I had just entered on my seventeenth year, when the sonnets of Mr. Bowles, twenty in number, and just then published in a quarto pamphlet, were first made known and presented to me, by a schoolfellow who had quitted us for the University, and who, during the whole time that he was in our first form (or in our school language a Grecian,) had been my patron and protector. I refer to Dr. Middleton, the truly learned, and every way excellent Bishop of Calcutta:
qui laudibus amplis
Ingenium celebrare meum, calamumque solebat,
Calcar agens animo validum. Non omnia terra
Obruta; vivit amor, vivit dolor; ora negatur
Dulcia conspicere; at fiere et meminisse relictum est.
It was a double pleasure to me, and still remains a tender recollection, that I should have received from a friend so revered the first knowledge of a poet, by whose works, year after year, I was so enthusiastically delighted and inspired. My earliest acquaintances will not have forgotten the undisciplined eagerness and impetuous zeal, with which I laboured to make proselytes, not only of my companions, but of all with whom I conversed, of whatever rank, and in whatever place. As my school finances did not permit me to purchase copies, I made, within less than a year and a half, more than forty transcriptions, as the best presents I could offer to those, who had in any way won my regard. And with almost equal delight did I receive the three or four following publications of the same author.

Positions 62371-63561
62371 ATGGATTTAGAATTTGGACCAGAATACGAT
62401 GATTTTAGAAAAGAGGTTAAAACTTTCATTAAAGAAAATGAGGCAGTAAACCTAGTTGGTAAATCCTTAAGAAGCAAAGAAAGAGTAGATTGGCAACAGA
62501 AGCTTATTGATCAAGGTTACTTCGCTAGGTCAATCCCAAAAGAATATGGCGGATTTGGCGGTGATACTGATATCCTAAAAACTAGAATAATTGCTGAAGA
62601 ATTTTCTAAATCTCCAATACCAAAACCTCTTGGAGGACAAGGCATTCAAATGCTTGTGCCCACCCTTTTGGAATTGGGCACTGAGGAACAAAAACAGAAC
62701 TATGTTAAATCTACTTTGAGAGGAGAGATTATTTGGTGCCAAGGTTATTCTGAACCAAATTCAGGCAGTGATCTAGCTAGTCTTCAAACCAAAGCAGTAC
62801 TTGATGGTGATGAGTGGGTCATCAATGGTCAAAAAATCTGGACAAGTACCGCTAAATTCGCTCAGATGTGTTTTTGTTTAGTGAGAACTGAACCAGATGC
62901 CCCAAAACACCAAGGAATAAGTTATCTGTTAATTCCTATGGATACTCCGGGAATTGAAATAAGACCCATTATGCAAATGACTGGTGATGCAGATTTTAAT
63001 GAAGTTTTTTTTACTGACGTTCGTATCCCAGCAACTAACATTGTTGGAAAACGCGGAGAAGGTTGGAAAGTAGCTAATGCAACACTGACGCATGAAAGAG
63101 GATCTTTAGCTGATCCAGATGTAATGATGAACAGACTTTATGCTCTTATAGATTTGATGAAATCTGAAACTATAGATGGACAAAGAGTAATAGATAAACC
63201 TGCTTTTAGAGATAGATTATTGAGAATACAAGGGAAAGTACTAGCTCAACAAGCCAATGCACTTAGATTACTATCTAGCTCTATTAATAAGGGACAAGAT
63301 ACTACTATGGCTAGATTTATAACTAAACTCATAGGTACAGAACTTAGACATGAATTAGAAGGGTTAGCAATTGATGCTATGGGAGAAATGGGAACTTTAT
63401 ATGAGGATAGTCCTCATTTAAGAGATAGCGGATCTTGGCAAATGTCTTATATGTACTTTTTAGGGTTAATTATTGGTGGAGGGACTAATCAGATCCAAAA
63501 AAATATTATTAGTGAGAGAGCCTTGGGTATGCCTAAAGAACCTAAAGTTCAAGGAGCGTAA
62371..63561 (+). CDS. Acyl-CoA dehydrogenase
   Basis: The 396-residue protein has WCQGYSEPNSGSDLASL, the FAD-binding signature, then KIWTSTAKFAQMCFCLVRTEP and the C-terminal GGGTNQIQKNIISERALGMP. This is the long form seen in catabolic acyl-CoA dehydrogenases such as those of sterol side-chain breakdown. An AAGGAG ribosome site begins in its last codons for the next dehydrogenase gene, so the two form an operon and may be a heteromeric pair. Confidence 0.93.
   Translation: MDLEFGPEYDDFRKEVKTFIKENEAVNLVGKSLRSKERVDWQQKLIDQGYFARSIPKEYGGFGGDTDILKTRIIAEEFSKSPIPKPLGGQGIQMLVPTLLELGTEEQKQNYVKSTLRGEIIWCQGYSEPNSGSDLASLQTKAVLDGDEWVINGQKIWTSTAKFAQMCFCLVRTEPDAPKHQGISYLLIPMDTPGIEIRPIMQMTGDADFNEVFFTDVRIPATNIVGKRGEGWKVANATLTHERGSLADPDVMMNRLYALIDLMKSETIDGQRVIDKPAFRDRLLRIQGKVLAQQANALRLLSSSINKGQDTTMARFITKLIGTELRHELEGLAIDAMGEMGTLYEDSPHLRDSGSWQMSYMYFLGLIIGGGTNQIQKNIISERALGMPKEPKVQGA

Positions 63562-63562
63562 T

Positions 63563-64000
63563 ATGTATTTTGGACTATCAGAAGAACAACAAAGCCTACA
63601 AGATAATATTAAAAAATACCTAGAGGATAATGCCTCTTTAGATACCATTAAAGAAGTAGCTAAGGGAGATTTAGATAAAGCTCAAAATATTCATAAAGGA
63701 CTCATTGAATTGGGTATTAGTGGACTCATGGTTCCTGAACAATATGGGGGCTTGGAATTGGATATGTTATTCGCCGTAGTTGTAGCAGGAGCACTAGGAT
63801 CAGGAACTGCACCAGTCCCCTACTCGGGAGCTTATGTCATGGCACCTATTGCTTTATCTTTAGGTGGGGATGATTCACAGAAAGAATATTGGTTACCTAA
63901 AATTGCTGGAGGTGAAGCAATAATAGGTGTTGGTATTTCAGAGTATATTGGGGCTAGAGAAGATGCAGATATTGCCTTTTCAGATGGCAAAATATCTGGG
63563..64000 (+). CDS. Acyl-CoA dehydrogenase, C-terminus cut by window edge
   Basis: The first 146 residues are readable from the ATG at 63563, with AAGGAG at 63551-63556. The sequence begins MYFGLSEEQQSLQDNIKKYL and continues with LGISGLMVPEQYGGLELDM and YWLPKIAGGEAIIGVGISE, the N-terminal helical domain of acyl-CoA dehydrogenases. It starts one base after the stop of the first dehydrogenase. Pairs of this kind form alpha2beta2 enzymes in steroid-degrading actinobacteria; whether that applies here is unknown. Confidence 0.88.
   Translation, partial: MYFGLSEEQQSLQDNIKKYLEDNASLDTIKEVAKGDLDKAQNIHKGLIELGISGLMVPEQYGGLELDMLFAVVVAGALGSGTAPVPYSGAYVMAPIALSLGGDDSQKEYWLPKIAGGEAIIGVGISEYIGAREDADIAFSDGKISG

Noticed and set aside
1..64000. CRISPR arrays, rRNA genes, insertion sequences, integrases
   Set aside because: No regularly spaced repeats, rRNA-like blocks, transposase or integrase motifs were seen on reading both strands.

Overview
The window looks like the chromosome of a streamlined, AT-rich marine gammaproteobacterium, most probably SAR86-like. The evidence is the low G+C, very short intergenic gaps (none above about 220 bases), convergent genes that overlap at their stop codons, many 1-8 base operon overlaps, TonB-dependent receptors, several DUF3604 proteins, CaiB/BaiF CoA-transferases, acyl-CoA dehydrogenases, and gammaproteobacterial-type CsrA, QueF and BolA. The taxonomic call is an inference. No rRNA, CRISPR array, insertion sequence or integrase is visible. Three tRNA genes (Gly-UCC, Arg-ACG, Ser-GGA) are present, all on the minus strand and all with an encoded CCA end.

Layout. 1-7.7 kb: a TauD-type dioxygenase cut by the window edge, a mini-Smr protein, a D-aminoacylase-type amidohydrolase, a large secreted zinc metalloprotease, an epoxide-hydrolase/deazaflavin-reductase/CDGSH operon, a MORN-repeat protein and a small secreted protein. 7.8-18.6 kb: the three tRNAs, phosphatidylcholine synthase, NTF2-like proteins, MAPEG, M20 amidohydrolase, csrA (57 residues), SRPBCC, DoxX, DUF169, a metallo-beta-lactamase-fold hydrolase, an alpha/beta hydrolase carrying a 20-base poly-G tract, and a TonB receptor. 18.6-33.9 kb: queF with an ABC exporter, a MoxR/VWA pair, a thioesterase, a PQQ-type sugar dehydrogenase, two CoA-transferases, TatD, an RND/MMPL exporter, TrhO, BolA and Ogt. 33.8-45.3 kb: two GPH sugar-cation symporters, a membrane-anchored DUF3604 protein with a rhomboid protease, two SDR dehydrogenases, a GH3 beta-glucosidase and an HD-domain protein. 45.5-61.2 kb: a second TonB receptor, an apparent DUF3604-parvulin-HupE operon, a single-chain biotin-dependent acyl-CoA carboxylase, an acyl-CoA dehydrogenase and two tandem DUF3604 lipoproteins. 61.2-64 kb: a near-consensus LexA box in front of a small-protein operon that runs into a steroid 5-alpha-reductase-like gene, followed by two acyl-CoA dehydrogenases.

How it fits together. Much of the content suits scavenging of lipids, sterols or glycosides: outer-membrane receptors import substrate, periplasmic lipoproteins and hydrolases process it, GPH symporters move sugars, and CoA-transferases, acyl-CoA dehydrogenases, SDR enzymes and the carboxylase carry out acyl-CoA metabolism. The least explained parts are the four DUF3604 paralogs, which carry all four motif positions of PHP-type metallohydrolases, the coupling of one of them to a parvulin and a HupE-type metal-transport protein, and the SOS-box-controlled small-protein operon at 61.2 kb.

Though I have seen and known enough of mankind to be well aware, that I shall perhaps stand alone in my creed, and that it will be well, if I subject myself to no worse charge than that of singularity; I am not therefore deterred from avowing, that I regard, and ever have regarded the obligations of intellect among the most sacred of the claims of gratitude. A valuable thought, or a particular train of thoughts, gives me additional pleasure, when I can safely refer and attribute it to the conversation or correspondence of another. My obligations to Mr. Bowles were indeed important, and for radical good. At a very premature age, even before my fifteenth year, I had bewildered myself in metaphysics, and in theological controversy. Nothing else pleased me. History, and particular facts, lost all interest in my mind. Poetry—(though for a school-boy of that age, I was above par in English versification, and had already produced two or three compositions which, I may venture to say, without reference to my age, were somewhat above mediocrity, and which had gained me more credit than the sound, good sense of my old master was at all pleased with,)—poetry itself, yea, novels and romances, became insipid to me. In my friendless wanderings on our leave-days , (for I was an orphan, and had scarcely any connections in London,) highly was I delighted, if any passenger, especially if he were dressed in black, would enter into conversation with me. For I soon found the means of directing it to my favourite subjects